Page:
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The Gates Foundation is spending hundreds of millions of dollars to create smaller more manageable high schools and middle schools. Sociological studies report that discipline problems, truancy, and loss of community all disproportionally increase as schools expand beyond about 500 students for middle school and 1200 students for high school. Student opportunities - such as the percentage of students who can play a varsity sport or assume leadership positions in clubs and activities - decrease as schools become larger. Yet, our county seems determined to grow existing schools well beyond these optimum numbers while claiming to build a world class school system. Is bigger better?

I completely agree with Mr. Freeman's comments above. A smaller school is beneficiary to both the students and the teachers. But, with that said, I do still think my children are getting a "world class education" due to the dedication and committment of the staff at both Murray Elementary and Henley. I am overjoyed to see that finally Glenaire is not on the redistricting list. While redistricting is not pleasant for anyone, the Neighborhoods mentioned that are either in Charlottesville or so close to Charlottesville, they should have been moved when the last redistricting process went on. I would hope that the Board considers what is best for the School System as a whole and not react to parents uproar.

Allen & Patty - Thanks for the feedback. Allen asked... Are bigger schools better? I would answer that by saying... the research highlighted by our Assistant Superintendent Bruce Benson indicates that in about half the studies there is a positive correlation between smaller schools and student achievement. I interpret that to mean that the other 50% of the studies didn't find such a correlation. He presented this data to our Long Range Planning Committee on 9/11/06. Our staff are now recommending we expand Crozet Elementary to 608 students. Here is a quote from the LRPC minutes: "Mr. Benson presented research by Kathleen Cotton who reviewed 103 documents which identified a relationship between school size and some aspect(s) of schooling. She used 49 primary research documents. From the research, Mr. Benson described small schools for elementary as having between 300-400 students and small secondary schools as having between 400-800 students. He noted that in about one-half of the studies there was a correlation between small school size and student achievement. No such correlation was found in large school studies. It is also important to note that research suggests student attitudes toward school in general and toward particular subjects are more positive in small schools, student attendance is better in smaller schools than larger schools; and students have a greater sense of belonging in smaller schools than larger schools." Crozet's current rated capacity makes it a small school by these definitions. However, staff have told the School Board that they can support elementary schools that are up to 650 students (Albemarle's other maximums are middle schools at 900 and high schools at 1,850). I would suggest that makes some of our schools not large or small, but in the mid-range. By comparison, Fluvanna's Central Elementary has 1,300 students. I am comfortable at the mid-range. Might our schools be better if they were smaller? Half the research seems to indicate they would. Is that practical or cost effective in a County as large as Albemarle, maybe not. That is where you get into the cost-benefit analysis. Since we have said a 650 seat elementary schools is o.k. at Cale, it has to be o.k. in the Crozet community too. I am guessing you would argue that it is not o.k. in either place, but since our staff have looked at the research and recommended those sizes, this school board member has supported the recommendations.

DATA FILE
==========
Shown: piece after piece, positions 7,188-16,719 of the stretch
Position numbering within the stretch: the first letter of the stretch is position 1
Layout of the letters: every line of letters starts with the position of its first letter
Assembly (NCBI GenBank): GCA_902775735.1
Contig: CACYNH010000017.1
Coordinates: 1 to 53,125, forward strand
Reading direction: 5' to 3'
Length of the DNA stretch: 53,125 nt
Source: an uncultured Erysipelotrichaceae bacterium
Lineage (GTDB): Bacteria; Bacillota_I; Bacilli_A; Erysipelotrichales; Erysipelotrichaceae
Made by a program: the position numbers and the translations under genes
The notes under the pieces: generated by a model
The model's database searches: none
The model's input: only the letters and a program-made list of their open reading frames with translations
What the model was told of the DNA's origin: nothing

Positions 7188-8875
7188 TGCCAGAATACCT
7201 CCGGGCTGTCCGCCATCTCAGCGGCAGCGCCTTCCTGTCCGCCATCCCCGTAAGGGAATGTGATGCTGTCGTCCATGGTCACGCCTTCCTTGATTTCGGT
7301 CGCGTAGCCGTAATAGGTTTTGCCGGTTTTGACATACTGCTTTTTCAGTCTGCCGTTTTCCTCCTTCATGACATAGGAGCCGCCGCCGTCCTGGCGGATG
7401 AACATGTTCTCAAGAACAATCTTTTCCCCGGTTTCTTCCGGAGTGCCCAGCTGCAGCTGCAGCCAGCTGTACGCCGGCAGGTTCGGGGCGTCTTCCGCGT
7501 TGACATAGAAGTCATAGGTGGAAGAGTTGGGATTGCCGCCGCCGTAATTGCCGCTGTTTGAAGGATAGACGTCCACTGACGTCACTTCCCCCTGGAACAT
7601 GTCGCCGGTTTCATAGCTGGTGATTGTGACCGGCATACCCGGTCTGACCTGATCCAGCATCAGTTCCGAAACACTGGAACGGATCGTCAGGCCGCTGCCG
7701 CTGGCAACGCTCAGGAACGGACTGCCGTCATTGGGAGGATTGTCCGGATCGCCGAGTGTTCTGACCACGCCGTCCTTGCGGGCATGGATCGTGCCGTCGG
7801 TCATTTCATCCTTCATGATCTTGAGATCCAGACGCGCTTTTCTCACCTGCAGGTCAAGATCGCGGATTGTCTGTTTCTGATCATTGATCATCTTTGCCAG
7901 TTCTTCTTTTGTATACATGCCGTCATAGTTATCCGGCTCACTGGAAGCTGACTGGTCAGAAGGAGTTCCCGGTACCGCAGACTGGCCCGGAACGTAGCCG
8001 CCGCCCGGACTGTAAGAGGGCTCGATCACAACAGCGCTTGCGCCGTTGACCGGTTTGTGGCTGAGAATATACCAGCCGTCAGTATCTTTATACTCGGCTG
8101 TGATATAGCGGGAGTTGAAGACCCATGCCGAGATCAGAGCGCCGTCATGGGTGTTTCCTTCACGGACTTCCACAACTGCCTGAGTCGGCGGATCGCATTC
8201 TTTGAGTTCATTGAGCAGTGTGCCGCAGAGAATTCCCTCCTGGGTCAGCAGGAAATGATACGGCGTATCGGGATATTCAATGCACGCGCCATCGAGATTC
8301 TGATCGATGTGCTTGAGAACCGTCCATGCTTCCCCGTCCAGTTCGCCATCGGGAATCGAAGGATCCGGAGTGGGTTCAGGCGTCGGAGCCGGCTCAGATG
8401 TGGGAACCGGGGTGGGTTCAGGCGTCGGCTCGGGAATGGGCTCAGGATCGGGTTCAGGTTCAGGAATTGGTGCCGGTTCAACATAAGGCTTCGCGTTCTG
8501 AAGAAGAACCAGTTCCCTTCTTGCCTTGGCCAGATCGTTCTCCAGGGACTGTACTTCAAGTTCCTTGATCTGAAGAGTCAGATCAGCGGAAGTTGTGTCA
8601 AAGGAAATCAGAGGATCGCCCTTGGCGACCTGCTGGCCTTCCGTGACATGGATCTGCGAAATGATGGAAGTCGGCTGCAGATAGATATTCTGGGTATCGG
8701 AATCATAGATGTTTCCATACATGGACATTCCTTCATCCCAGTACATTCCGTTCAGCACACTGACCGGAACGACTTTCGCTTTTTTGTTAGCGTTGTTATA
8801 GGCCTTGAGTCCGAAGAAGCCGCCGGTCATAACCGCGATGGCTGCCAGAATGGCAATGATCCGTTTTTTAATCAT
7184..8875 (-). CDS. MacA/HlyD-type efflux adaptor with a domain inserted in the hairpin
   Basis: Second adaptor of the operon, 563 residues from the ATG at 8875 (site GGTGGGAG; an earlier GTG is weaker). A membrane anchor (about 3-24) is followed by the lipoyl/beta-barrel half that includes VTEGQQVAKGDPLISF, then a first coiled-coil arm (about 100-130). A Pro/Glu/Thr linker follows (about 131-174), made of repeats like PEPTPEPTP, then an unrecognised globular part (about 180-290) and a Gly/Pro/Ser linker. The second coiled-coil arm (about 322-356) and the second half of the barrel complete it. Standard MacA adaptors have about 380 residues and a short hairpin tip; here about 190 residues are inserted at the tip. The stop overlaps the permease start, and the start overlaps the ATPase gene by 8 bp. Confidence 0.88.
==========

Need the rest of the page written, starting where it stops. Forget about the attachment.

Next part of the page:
Brian Wheeler

Brian, I appreciate that you have identified the research used about school size.
Kathleen Cotton's paper,"School Size, School Climate, and Student Performance" is very worth looking up. It very strongly makes the case for smaller schools. Anyone with limited time might want to scroll to the "Summary and Conclusions" section where she lists 18 reasons why we need smaller schools. I believe I found the section on page six of this report which Mr. Benson cited to the LRPC. I will quote, omitting citations, "About half the student achievement research finds no difference between the achievement levels of students in large and small schools, including small alternative schools. The other half finds student achievement in small schools to be superior to that in large schools. NONE of the research finds large schools superior to small schools in their achievement effects."(emphasis mine)
And also from the same page:"Finally, whereas the research finds that small schools produce equal or superior achievement for students in general, the effects of small schools on the achievement of ethnic minority students and students of low socioeconomic status are the most positive of all." This paper is widely cited as a justification for smaller schools so it seems a little odd to have it used in the ACPS for the opposite purpose. I hope other people will read this paper since it is the research supporting very important decisions in our schools.

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